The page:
The overall quality of the materials is nice enough for this price point, as are the threads and the tolerances of the o-rings, but all that doesn’t mean much if the performance is lackluster. And that’s what we’ll be talking about next:

How Does the Dead Rabbit V2 RTA Vape?

Right off the bat, I can tell you that, just like the first Dead Rabbit RTA, the V2 has a very simple build deck, so simple in fact that almost anyone could mount a couple of coils on it. You just unscrew the screws at the end of the rabbit ear posts, insert the leads into the holes at the top, tighten back the screws and you’re pretty much done.

Now, in order to get a good vaping experience with the Dead Rabbit V2, you will have to tweak your build a little bit. And I’m not talking about the type of coils you can use, that’s subjective. I mean you are going to have to cut the leads of your coils at just the right point to ensure that they don’t sit too high or too low on those rabbit ear posts.

The way the airflow is designed on this atomizer, those honeycomb slots need to hit the coils dead on in order to produce the best flavor, so a few millimeters too high or too low can make a world of difference. You can obviously vape even if the coils aren’t positioned perfectly, you’re just not going to get the best flavor.

Leaving the coil leads too long will also impact the wicking. If the coil sits too high up, the cotton wick will turn out too long, which means that the juice will take longer to reach the coils and could result in dry puffs, or a bland vaping experience.

About the wicking, simply positioning the cotton leads right over the wicking ports at the bottom of the build deck works much better than stuffing the cotton into the slots. As long as the holes are covered, the risk of the atomization chamber getting flooded is pretty low.

There isn’t much to mention in terms of cons, but I will warn you that this is a very loud atomizer when used with the airflow slots wide open. Luckily, I never use it like that as I feel it mutes the flavor.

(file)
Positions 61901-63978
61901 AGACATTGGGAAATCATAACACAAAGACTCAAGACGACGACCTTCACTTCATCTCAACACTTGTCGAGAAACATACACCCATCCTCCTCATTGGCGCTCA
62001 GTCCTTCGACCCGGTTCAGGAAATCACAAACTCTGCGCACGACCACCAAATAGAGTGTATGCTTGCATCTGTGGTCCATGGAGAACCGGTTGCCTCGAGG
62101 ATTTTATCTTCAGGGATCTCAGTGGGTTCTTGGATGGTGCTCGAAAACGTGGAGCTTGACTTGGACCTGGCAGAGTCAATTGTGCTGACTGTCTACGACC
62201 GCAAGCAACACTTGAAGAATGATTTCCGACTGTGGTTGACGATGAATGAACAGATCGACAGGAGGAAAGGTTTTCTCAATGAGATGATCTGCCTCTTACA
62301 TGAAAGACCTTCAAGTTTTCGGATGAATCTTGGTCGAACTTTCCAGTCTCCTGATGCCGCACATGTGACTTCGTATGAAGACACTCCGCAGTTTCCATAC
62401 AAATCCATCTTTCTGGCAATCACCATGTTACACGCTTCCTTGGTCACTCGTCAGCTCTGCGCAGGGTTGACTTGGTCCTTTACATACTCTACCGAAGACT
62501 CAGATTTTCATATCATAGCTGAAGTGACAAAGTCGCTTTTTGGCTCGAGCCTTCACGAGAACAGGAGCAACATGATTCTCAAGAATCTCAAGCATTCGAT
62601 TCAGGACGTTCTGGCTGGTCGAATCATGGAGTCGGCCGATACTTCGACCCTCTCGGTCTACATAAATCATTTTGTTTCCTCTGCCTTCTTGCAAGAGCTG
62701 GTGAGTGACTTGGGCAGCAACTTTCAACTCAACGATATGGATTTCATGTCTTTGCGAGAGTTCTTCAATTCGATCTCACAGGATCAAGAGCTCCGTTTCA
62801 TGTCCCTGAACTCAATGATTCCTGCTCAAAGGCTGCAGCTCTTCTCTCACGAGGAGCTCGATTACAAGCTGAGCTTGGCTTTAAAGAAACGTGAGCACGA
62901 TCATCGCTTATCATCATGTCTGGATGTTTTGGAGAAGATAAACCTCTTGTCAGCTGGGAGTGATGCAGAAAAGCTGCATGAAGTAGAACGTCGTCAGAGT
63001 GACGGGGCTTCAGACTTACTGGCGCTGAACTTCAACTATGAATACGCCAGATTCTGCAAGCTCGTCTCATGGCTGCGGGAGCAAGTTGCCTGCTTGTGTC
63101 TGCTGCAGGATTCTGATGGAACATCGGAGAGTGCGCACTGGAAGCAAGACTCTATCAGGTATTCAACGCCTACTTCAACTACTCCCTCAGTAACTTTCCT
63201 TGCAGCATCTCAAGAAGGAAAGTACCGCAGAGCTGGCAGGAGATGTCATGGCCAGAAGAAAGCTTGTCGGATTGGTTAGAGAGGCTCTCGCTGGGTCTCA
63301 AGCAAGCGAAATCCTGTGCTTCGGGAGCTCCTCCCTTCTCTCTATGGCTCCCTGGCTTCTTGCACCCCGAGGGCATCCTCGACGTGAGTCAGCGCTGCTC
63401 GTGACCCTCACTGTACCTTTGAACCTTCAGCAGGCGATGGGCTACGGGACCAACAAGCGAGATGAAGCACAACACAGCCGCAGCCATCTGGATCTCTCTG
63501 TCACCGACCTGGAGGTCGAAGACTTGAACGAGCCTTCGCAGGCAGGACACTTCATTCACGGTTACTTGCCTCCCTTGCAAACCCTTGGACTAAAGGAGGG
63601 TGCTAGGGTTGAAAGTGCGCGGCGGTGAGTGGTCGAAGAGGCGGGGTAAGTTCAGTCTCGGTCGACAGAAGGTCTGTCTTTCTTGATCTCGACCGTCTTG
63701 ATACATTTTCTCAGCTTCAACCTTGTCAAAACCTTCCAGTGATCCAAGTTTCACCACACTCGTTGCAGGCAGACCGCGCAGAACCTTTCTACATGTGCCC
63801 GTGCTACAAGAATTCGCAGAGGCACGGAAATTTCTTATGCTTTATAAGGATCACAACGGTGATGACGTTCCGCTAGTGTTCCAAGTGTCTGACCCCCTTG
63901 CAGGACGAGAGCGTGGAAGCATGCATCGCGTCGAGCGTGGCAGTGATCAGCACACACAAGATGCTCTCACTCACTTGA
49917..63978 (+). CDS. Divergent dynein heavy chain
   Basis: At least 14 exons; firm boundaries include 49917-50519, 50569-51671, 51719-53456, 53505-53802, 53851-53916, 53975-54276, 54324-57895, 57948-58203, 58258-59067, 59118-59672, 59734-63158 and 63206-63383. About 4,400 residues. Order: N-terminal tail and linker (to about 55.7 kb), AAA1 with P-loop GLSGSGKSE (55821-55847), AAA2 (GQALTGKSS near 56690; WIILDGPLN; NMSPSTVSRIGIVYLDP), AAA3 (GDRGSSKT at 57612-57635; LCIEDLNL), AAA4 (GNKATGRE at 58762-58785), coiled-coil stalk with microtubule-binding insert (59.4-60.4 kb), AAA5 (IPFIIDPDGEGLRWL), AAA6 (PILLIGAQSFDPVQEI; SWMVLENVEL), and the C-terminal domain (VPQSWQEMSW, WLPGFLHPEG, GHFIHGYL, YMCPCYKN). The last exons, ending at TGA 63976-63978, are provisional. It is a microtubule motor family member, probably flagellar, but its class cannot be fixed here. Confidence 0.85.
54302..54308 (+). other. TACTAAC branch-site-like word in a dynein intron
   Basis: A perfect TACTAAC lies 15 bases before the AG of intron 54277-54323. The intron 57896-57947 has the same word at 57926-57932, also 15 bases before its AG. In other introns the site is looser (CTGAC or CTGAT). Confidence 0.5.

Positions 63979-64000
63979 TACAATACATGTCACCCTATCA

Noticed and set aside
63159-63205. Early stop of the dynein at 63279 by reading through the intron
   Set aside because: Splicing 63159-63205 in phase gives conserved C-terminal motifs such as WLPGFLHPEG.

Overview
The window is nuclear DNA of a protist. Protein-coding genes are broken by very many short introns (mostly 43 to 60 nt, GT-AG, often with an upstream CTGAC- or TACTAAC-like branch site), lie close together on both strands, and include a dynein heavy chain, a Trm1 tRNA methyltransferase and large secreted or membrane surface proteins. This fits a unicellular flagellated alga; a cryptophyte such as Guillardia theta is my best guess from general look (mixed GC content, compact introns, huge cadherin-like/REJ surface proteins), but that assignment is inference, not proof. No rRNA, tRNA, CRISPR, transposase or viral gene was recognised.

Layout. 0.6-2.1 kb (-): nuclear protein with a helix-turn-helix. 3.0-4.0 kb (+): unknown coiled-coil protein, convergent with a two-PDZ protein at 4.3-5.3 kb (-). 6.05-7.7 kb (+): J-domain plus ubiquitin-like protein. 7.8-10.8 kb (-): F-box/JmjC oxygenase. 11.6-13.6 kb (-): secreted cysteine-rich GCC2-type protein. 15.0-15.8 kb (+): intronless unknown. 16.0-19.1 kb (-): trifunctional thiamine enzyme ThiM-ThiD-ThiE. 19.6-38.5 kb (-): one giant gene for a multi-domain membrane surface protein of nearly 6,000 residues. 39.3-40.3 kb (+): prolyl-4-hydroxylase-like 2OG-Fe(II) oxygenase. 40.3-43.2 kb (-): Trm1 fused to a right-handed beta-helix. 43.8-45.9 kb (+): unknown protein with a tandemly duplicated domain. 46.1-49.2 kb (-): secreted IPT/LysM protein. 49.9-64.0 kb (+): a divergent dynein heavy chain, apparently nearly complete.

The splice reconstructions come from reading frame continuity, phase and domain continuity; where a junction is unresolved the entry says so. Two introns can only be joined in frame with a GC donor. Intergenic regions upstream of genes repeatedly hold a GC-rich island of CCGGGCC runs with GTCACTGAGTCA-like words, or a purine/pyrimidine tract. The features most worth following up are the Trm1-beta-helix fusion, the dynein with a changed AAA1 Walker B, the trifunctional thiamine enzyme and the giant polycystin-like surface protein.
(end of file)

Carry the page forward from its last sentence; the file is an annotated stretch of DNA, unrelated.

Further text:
I’ve only been using the Dead Rabbit V2 for just over a week now, and I’m fairly happy with it. The flavor is decent, but only if I restrict the airflow to about a quarter-open, vapor production is sufficient, and I have had no major issues with it. That said, I can’t say I was blown away by how well is performs either…

I never posted a review of the Dead Rabbit RDA, but it was in my rotation for a long time, because it really was one of the best drippers money could buy. The original Dead Rabbit RTA was a very successful atomizer as well, even though it didn’t match its dripper sibling in terms of innovation, but the V2 doesn’t really bring anything new to the table.

Apart from the new drip tip, the slightly slanted rabbit ear posts and the airflow slots, this is basically the first Dead Rabbit RTA with a slightly different look. Again, that’s not saying it’s bad, but if you already own the first one, I don’t see why you would want to get this one as well.


The Dead Rabbit V2 RTA is a decent rebuildable atomizer that does what it was created to do, but not much else. It looks a bit nicer than the first one, in my opinion, but it doesn’t really feature anything noteworthy in terms of innovation. The build deck is virtually the same, the changes to the top airflow are mostly cosmetic, which means that you will be getting a very similar vaping experience to the first version.

Do I recommend buying the Hellvape Dead Rabbit V2 RTA? Well, if you’re in the market for a rebuildable atty that’s easy to build on and performs decently, it definitely qualifies, but if you already have the version one, this is virtually a repackaged version of it.

The Hellvape Dead Rabbit V2 RTA was sent to me by Health Cabin, for the purpose of this review. They currently have it in stock for $31.49.

  • decent build quality
  • leak-proof
  • easy to build on
  • decent performance
  • too similar to the original
  • too loud and turbulent